In recent years, corporations have posted mug-shots with their office staffs, and even hired profilers to disarm Moore with small talk (such as "how did you lose all the weight?", or "how about those Detroit Tigers?") while security is paged with a silent alarm. In other words, alert chief executives won't follow in the footsteps of the naive Nike leader Phil Knight, who famously made the mistake of telling Moore on camera that his Indonesian 14 year-olds "made sense".

Even worse, for a man who launched his career with Roger & Me in the final days of George Bush senior's reign, and broke documentary box office records with Fahrenheit 9/11 (a film about George W Bush's ineptitude), his beloved Democrats appear to be on their way to retaking the White House.

Moore certainly understands that his vast left-wing constituency has a hard time with his attempts to bash Democrats like Bill Clinton or, more recently, Hillary Clinton. His career on this front has been mixed, to say the least. He ditched an audience of more than nine million that watched his network show TV Nation (shown here on the BBC) for Rupert Murdoch's Fox where he promptly mixed it up with broadcast-standards censors and was fired. A self-aggrandising autobiographical film about a book publicity tour, The Big One, sank nearly as fast as the Lusitania. His attempt to launch a talk show featuring OJ Simpson as his first guest bombed.

The pilot for Better Days, a blue-collar sitcom about laid-off workers featuring Jim Belushi (the brother of the late John Belushi) was dead on arrival. And, lest we forget, Moore's script for his only fictional feature, Canadian Bacon, was turned down by 37 studios and production companies. The 38th rashly sank $10m into this drama where Moore ended up in huge battles with his co-producer, and famed cinematographer, Haskell Wexler. The production team was also devastated by the loss of the film's star, Candy, who died shortly after the completion of principal photography. Following a disastrous test-screening in front of a blue-collar audience, the film opened to pathetic reviews and was quickly pulled from theatrical distribution.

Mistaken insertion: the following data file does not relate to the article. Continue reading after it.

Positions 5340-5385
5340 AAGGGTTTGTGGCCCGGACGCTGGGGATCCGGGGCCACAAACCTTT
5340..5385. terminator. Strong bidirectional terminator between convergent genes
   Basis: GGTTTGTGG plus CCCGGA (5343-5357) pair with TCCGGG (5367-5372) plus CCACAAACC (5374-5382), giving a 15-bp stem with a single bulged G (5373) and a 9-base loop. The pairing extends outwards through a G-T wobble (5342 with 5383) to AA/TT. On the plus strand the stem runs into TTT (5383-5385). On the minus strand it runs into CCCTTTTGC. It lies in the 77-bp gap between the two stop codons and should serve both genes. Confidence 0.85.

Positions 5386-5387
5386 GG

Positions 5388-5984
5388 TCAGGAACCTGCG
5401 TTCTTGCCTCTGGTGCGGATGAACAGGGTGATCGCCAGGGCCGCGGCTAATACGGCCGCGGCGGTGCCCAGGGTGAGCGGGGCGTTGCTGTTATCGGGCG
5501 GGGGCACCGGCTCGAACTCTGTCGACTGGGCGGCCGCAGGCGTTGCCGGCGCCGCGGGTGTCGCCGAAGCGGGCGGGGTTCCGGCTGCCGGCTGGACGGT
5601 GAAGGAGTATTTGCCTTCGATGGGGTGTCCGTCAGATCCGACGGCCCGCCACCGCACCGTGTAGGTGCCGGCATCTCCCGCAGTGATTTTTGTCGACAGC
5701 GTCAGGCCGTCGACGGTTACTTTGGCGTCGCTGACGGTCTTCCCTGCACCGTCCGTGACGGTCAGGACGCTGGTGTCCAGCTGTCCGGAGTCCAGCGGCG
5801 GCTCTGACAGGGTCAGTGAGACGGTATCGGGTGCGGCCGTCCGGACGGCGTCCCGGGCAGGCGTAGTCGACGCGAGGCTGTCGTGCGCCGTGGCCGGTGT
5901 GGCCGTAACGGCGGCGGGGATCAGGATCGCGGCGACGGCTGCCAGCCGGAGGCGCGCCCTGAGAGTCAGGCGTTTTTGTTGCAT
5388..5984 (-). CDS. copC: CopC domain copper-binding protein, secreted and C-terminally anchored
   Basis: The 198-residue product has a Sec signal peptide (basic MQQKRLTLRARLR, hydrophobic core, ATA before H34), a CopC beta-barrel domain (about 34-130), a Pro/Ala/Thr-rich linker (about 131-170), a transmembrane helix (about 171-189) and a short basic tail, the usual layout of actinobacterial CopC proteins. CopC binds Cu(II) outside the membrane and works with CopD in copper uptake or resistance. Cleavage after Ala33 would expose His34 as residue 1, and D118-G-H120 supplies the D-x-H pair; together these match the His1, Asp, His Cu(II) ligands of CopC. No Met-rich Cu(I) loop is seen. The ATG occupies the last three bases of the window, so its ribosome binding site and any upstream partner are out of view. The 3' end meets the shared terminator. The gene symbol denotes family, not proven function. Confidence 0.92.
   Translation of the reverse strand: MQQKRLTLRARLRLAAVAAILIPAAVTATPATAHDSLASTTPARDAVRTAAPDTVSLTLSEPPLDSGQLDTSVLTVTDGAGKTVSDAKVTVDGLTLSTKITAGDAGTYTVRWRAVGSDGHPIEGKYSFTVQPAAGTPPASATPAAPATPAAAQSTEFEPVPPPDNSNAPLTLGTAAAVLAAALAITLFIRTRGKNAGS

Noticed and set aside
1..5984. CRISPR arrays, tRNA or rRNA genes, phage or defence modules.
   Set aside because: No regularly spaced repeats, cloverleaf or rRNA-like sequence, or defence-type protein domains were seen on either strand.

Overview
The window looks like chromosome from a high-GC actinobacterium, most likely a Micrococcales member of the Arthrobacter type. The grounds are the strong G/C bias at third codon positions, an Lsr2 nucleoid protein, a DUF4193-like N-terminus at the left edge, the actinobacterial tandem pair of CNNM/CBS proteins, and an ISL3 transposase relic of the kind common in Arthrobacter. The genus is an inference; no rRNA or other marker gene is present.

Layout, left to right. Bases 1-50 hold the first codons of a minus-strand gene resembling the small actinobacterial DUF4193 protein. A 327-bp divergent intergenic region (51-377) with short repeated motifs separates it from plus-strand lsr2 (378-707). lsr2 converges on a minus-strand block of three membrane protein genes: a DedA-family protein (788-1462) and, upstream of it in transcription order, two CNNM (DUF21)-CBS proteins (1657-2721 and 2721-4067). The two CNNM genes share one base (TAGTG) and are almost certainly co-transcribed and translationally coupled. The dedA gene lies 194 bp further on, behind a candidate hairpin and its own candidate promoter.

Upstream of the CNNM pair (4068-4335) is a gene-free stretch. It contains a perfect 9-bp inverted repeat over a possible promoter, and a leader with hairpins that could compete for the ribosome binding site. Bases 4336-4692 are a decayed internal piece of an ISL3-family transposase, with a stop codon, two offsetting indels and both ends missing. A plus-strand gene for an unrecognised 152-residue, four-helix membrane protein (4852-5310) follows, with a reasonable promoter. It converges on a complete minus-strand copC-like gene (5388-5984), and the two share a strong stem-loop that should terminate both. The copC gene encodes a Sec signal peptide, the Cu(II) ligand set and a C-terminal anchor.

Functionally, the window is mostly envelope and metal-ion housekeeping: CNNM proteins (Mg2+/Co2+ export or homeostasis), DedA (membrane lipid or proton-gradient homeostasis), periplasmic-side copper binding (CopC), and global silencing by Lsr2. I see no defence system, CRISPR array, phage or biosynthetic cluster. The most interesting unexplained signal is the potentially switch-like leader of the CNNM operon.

As Moore's first agent, John Pierson, explains, the Clinton years were a disaster for Moore. When Moore relentlessly attacked "sad, pathetic" Clinton and "his disgusting, hypocritical fellow Democrats" on issues ranging from the bombing of Kosovo to welfare reform, fans were perplexed. Their anxiety grew when he gave the right-winger Alan Keyes the nod for the Republican Presidential nomination in 2000. Keyes won the on-air endorsement of Moore's TV show, The Awful Truth, because he was the first Republican to accept the director's challenge to jump into a portable mosh pit during the Iowa primary. And feminists were apoplectic when Moore predicted, incorrectly, that a Bush presidency would not lead to the appointment of Supreme Court justices likely to tamper with abortion rights. V

C Should the Democrats regain power, Moore inevitably would find himself tangling with the kind of people who now flock to his movies. Historically, he has been quick to blame the party for selling out their own constituency. And there's another problem with his documentary work: a lack of subtlety that delights many of his fans, but does not draw serious consideration from students of the problem. Negative attacks have made this critic of capitalism rich and famous; unfortunately they have not led to the changes that he advocates. It's likely that, even if America does go for national health care, the final product will fall short of his own political goals. His new dream appears to be turning out Frank-Capra-style features that deliver a high moral message along the lines of Mr Smith Goes to Washington.

I hit on another reason for Moore's career shift while working on my biography, Citizen Moore: An American Maverick. During more than 250 interviews with insiders central to his career, I discovered that many film-makers had never actually seen a Moore movie. Neither had close friends in Flint, nor the monsignor who was one of his seminary instructors (not many people realise that Moore is a practising Catholic). Radio talk-show presenters, including some here in London, admitted that they had never made it to one of the Moore's films.